I happen to sit down next to a jetlagged, soft-spoken doctor from Australia.
“Don’t look back,” he says.
He’s giving me advice to manage a brain injury, but it sounds more like a line from Orpheus and Eurydice. With 35 years in the field, he knows of what he speaks. Rehab taught me the same thing: comparing yourself with the way you were doesn’t help with recovery.
Little do I know that the entire 13th World Congress on Brain Injury will call up my past. A mini-quest, so to speak. (“That conference really made you question your life,” notes my daughter, Liva.)
The panel begins and I start taking notes. The first lines in my notebook are already incomplete. 10% of group don’t get better in a couple of months. Large # of …
The panel started at 2:00. In square brackets I’ve written 2:18 p.m. I’m fading.
The female brain does not look like the male brain. Different risk factors and different patterns of injury … Research is at its infancy.
Again, in square brackets: 2:31, I can barely concentrate or write. So slow and takes lots of thought.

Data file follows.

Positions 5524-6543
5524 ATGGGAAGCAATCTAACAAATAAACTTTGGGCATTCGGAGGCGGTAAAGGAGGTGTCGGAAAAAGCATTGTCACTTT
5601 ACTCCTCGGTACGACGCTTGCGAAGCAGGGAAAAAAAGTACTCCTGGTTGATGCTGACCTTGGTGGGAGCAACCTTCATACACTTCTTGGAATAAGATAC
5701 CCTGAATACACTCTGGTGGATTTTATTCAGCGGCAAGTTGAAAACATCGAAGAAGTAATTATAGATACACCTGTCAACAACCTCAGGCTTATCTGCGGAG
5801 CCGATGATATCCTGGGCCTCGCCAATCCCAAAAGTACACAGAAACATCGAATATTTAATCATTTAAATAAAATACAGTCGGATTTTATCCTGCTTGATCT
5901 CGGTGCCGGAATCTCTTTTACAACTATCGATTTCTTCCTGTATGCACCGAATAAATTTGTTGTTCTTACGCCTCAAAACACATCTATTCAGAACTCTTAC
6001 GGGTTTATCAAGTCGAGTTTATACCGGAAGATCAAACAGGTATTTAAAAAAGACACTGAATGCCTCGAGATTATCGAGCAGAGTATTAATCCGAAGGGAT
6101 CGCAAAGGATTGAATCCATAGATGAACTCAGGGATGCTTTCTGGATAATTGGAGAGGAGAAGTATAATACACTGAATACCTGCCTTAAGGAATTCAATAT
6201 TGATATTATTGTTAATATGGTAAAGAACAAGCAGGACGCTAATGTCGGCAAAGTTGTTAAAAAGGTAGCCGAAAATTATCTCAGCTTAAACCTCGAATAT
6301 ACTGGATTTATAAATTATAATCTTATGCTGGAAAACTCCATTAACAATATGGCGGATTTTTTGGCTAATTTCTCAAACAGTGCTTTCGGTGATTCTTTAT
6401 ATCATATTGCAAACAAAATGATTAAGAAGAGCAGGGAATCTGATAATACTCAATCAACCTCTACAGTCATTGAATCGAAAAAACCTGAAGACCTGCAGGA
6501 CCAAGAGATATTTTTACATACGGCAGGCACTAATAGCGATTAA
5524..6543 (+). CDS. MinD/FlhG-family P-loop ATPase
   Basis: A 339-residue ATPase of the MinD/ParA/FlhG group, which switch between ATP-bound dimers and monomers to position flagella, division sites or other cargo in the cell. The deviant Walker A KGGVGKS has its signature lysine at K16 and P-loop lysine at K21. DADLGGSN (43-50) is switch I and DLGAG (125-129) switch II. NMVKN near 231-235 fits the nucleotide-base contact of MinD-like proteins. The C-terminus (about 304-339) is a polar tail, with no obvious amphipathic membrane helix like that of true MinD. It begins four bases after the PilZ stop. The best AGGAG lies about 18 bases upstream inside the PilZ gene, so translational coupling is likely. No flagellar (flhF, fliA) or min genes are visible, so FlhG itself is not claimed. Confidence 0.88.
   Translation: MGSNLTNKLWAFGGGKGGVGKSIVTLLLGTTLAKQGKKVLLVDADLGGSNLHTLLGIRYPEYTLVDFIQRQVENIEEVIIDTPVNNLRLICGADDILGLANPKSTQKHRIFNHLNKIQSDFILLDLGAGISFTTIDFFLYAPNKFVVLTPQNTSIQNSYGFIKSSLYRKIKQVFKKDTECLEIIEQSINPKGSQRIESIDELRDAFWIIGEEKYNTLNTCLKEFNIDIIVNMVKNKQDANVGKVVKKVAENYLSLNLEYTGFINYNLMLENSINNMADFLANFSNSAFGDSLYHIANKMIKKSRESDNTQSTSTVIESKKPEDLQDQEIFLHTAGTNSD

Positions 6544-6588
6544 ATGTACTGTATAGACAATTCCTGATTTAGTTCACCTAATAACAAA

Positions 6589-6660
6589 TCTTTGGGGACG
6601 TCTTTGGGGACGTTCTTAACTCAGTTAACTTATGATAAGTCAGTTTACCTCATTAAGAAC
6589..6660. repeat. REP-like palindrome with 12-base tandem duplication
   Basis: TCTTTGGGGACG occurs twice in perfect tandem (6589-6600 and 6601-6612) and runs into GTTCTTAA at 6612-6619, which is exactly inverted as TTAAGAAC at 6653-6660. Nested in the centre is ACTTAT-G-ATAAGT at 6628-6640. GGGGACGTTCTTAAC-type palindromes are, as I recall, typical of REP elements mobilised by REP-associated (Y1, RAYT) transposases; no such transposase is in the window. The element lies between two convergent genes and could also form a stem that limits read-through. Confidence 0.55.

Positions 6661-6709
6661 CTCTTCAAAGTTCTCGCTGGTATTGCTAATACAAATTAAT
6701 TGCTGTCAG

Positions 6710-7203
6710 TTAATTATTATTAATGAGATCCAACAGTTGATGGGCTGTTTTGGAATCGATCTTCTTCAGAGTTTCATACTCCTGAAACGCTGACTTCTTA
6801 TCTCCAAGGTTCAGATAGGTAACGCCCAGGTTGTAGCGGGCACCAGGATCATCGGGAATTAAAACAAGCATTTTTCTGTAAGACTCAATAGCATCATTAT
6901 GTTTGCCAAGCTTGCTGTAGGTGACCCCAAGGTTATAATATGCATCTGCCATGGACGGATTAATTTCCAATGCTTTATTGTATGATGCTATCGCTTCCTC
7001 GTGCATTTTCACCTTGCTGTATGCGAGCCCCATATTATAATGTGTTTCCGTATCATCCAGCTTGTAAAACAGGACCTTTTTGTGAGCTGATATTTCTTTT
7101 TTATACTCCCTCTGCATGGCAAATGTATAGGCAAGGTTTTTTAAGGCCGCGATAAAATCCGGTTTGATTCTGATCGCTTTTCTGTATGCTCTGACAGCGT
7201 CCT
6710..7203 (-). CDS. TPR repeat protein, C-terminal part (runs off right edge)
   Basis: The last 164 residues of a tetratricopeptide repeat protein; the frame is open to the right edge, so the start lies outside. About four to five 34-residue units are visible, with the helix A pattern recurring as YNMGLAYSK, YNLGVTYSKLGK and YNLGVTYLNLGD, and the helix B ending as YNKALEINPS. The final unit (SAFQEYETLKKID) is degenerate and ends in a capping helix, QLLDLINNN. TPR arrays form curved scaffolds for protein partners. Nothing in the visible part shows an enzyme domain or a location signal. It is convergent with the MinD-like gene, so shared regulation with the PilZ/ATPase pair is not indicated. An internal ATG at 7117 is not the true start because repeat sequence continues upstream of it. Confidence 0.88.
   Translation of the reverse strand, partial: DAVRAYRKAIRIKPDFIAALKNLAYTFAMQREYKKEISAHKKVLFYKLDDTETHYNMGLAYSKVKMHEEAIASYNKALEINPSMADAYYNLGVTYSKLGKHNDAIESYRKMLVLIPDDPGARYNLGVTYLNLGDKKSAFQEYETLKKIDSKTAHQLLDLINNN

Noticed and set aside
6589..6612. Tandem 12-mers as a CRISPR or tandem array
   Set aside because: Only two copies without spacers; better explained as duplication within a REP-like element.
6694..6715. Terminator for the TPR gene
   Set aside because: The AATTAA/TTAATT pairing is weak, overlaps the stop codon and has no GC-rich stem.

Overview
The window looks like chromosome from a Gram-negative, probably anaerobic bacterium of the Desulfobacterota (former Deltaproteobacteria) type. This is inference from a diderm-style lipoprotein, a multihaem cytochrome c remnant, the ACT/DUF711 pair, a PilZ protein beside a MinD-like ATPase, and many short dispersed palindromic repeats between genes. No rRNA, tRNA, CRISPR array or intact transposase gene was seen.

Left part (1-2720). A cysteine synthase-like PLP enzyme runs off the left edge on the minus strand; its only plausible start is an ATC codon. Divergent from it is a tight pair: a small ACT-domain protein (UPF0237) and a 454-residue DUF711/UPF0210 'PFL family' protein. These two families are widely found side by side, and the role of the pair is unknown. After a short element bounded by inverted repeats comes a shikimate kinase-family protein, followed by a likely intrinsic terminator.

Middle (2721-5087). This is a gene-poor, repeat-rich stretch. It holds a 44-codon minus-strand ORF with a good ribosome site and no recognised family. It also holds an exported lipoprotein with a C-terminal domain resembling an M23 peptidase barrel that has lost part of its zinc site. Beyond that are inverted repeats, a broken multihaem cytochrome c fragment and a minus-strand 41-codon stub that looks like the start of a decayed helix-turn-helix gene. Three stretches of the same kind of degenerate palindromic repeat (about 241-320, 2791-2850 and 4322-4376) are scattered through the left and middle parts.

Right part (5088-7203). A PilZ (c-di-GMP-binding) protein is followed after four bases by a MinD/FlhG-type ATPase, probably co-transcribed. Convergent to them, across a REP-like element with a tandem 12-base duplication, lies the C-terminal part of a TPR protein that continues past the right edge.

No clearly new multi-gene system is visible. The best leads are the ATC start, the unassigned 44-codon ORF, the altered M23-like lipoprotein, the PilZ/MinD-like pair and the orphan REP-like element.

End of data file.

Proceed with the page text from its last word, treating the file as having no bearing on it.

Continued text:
Pages one and four in my notebook are worlds apart. My handwriting is neat, but super small. I’m not capturing everything.
Headaches more common in women.
I’ve experienced this same handwriting phenomenon in the evenings when I write in my journal. My script gets smaller and smaller until I finally give up and turn off the lights. But I’m at a conference right now, for Christ’s sake! I need to write!
“Look what’s happening!” I whisper to the Australian doctor.
“Pacing is important,” he says.
Reviewing my notes, I see that by this point I’ve stopped paying attention to the speakers and am totally focused on myself.
I noticed this handwriting thing with mom when she was in the hospital. We are our brains.
Then the writing stops completely. There’s no way to get the information from my brain to my hand.
I feel like crying. I try to just listen. I receive a text message and accidentally delete the voice recording.
I have a page of random notes from my discussion with the Australian doc. Very active recovery up to five years, he says. By 20 years just about everyone has found a steady state. (I believe he added, not to alarm you.)
And then that warning: Don’t look back.
A few weeks after the conference, I’m in mindfulness class doing a body scan. When we get to our hands, I weep. Throughout my entire life, I wondered what I’d do if something happened to my hands. How would I write?
Little did I know that writing is about so much more than hands, my precious hands.
Next: 6/ Sex and the brain